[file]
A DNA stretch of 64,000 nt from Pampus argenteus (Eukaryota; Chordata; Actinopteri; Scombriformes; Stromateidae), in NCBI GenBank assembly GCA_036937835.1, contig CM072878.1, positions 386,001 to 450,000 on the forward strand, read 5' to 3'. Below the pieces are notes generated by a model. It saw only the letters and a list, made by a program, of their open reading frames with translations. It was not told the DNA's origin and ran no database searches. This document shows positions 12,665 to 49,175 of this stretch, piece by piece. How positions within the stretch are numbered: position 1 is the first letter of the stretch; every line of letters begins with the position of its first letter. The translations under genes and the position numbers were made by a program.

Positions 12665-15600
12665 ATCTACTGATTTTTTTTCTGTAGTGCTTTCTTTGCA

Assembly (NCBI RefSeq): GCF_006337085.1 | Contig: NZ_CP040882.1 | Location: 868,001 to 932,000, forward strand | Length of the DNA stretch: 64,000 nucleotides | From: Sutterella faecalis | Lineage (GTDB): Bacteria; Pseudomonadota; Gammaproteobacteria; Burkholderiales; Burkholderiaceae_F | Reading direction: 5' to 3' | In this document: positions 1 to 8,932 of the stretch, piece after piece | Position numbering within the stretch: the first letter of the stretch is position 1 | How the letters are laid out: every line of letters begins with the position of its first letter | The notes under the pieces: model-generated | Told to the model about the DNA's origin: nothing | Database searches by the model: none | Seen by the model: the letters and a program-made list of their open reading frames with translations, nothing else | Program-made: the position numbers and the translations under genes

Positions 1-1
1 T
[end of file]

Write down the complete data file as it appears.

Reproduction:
A DNA stretch of 64,000 nt from Pampus argenteus (Eukaryota; Chordata; Actinopteri; Scombriformes; Stromateidae), in NCBI GenBank assembly GCA_036937835.1, contig CM072878.1, positions 386,001 to 450,000 on the forward strand, read 5' to 3'. Below the pieces are notes generated by a model. It saw only the letters and a list, made by a program, of their open reading frames with translations. It was not told the DNA's origin and ran no database searches. This document shows positions 12,665 to 49,175 of this stretch, piece by piece. How positions within the stretch are numbered: position 1 is the first letter of the stretch; every line of letters begins with the position of its first letter. The translations under genes and the position numbers were made by a program.

Positions 12665-15600
12665 ATCTACTGATTTTTTTTCTGTAGTGCTTTCTTTGCA

Assembly (NCBI RefSeq): GCF_006337085.1 | Contig: NZ_CP040882.1 | Location: 868,001 to 932,000, forward strand | Length of the DNA stretch: 64,000 nucleotides | From: Sutterella faecalis | Lineage (GTDB): Bacteria; Pseudomonadota; Gammaproteobacteria; Burkholderiales; Burkholderiaceae_F | Reading direction: 5' to 3' | In this document: positions 1 to 8,932 of the stretch, piece after piece | Position numbering within the stretch: the first letter of the stretch is position 1 | How the letters are laid out: every line of letters begins with the position of its first letter | The notes under the pieces: model-generated | Told to the model about the DNA's origin: nothing | Database searches by the model: none | Seen by the model: the letters and a program-made list of their open reading frames with translations, nothing else | Program-made: the position numbers and the translations under genes

Positions 1-1
1 T